fiery torch of the shofar gives us the inspiration to continue.

The message of the shofar is that although we are in darkness, our darkness will not last
forever. As long as we do not despair, we will find our path.

This is the message of the Haftorah that we read on the second day of Rosh Hashanah.

When I visited the family of Ehud Goldwasser in Nahariya, I saw a poster with the
picture of the three kidnapped soldiers—Ehud, Eldad Regev, and Gilad Schalit. On the
poster was a verse from Jeremiah which stated, “Ve-Shavu banim ligvulum, and your
children will return to their borders.”

That verse comes from the Haftorah of the second day of Rosh Hashanah. This is the

The prophet Jeremiah is telling the story of the exile of the people. They are just a
remnant. They have been exiled. God is distant. Everyone has given up. Everyone, that
is, except for one person: Rachel. Suddenly, when there seems to be no hope: “Kol
beramah nishmah nehi bechi tamrurim rachel mevakah al baneah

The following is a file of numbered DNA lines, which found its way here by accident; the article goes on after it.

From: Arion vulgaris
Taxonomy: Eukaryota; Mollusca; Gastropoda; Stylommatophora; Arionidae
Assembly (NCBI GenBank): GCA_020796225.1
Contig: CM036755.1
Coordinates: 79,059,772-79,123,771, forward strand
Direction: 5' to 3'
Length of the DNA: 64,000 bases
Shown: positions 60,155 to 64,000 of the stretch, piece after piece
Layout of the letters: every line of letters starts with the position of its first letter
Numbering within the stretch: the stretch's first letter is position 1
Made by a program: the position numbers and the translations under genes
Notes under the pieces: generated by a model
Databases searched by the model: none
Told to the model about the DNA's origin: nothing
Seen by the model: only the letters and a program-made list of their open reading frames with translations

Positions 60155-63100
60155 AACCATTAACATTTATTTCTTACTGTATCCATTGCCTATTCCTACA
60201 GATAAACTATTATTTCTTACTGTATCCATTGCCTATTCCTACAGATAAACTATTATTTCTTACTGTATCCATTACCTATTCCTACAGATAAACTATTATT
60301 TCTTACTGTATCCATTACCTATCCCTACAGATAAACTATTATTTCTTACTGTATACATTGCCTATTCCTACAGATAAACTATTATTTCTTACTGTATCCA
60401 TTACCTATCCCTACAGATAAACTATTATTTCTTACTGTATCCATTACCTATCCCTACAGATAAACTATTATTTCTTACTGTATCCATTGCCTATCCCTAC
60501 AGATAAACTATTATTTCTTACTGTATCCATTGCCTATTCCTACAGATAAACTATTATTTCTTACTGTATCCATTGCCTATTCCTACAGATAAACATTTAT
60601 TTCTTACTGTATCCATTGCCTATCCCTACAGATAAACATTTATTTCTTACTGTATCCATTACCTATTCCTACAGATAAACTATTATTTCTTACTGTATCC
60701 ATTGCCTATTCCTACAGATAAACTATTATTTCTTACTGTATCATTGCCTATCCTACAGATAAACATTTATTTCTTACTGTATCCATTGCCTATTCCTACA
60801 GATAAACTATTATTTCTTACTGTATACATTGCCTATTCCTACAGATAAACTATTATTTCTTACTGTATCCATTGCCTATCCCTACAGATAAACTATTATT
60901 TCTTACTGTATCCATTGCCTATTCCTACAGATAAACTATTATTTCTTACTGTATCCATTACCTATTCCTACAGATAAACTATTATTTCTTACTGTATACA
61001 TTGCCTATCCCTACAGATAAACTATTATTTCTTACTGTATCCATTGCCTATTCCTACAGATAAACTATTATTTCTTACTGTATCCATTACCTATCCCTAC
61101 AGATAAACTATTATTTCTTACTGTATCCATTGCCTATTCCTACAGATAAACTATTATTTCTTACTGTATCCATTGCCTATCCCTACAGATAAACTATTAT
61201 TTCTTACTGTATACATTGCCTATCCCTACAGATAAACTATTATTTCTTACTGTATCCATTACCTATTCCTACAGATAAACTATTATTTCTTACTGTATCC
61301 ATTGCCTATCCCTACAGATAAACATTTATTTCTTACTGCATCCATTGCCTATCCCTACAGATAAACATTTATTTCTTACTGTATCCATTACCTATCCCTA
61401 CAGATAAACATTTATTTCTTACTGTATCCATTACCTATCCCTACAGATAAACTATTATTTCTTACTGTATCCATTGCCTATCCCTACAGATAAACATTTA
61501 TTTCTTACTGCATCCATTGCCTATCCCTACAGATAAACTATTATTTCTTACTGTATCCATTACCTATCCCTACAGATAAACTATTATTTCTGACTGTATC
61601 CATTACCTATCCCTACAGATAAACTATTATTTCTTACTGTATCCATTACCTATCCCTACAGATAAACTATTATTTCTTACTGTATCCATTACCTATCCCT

, a sound is heard in
Ramah—a bitter weeping sound—it is Rachel crying for her children.”

Rachel emerges from her cave and cries out for her people. She refuses to be comforted
by God. She demands that God redeem her people. When she sees her children in
distress, she cries; not once but continuously. She cries until she receives the desired

It is this crying and refusal to give up that eventually brings about the redemption of her
people. God finally gives in to Rachel: “Mini koleikh mi-bechi, ve-enayikh mi-dimah,
restrain your voice from weeping and your eyes from tears, ki yesh sekhar le-feulateikh
neum Hashem ve-shavu bani le-gevulum
, your work shall have its reward, says Hashem,